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Quietly, This.

For months I have been saying to myself, (usually in the mornings, walking, with coffee) that I should start writing again. I think that is what is beginning here, today.

Millions of People Happy, (the Old News) still exists, but was neglected for over a year, and it feels right to start all over again.

These are busy times, and it's hard to believe that it's only been four-and-a-half months since I started this newest new chapter in my life.

In mid July I moved from the mountains of western North Carolina to my new home in Iowa City, Iowa. I have a tiny little house with my big grey cat and the potential for a big garden after the approaching winter. My neighborhood has sidewalks, big trees, and gangs of kids on bicycles. Iowa City is a much more pedestrian-friendly than my North Carolina home; I can walk to the grocery store here without much fear of being hit by a car.

There's curb-side recycling. There's a washer/dryer in my kitchen. I have a garage.

How did I get here?

I went to the Paper and Book Intensive in May of 2014. Remember? It was an important adventure, and set all this in motion. When I got home from PBI, I remember researching opportunities, workshops, internships, and residencies that would allow me to keep learning about papermaking. (Yes, yes, I was working at the Penland School of Crafts at the time, but that doesn't mean I was learning or making as much as I would have liked there.)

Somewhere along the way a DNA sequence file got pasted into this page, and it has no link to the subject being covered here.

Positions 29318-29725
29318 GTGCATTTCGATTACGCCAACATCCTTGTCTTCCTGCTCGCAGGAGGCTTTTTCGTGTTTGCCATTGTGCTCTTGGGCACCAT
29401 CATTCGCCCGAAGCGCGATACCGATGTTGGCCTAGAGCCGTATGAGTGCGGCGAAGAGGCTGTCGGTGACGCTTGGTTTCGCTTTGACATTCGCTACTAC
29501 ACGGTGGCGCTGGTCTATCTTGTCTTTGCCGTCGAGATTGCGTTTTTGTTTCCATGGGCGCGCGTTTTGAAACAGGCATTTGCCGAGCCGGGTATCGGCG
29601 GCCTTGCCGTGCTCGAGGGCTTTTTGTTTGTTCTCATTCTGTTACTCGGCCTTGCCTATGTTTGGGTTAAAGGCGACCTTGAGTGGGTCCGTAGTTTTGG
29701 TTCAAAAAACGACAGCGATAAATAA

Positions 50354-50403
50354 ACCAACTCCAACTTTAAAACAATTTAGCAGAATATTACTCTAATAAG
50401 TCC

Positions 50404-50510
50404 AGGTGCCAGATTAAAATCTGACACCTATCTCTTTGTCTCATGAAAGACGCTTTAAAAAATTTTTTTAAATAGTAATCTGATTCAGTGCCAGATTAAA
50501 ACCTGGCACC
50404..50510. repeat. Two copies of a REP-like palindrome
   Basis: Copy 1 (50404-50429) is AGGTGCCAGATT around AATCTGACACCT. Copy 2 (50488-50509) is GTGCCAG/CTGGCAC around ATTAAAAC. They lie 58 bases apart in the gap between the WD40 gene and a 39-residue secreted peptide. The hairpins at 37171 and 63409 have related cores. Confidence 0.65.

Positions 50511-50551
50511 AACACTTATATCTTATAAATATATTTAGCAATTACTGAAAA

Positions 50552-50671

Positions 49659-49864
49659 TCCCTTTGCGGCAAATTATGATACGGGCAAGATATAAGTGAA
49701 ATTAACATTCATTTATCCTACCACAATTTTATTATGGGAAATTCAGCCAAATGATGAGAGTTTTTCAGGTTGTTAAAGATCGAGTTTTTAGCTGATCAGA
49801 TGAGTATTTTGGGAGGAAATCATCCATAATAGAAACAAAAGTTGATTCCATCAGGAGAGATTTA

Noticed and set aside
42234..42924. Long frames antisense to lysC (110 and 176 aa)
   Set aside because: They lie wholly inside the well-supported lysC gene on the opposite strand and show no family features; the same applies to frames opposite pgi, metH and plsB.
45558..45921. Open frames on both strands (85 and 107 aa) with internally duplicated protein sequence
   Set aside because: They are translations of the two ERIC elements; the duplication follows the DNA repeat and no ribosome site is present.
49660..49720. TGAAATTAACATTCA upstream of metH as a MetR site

After conversations with Julia Leonard, Sara Langworthy, and several alumni from Iowa, I started considering an unlikely course of action: to pursue a Master of Fine Arts at the University of Iowa Center for the Book. I say "Unlikely" because I'm in my mid-thirties. And because I already have an MFA in Printmaking. 

Then a week-long letterpress workshop at Penland (taught by my pal Margot Ecke) made me absolutely sure that I was going to apply. For all the books I have made, there is so much I have yet to learn. About paper, about letterpress, about books. Book Arts is a complicated and varied area: many niches inside other niches. There's a lot to do and learn and think and talk about.

So in the long Wyoming January spent at the Brush Creek Foundation of the Arts, I spent days walking, finding antlers, drawing, and listening to Nick Drake and Joanna Newsom. In the chilly vastness of Brush Creek's Lodge, (surrounded by taxidermy, leather, and more antlers) I put the final touches on my Iowa application. It was the only place I considered pursuing this undertaking. And as you already know, it worked out.

Let's skip ahead. I am so grateful to have received an Iowa Arts Fellowship, and here I am at the end of a very good, much needed Thanksgiving break. Two weeks until Finals Week of my first semester, and so much to do in that time. 

But hey, look! I finally wrote a blog post, the first of many after a long, long silence.

Thank you for reading.



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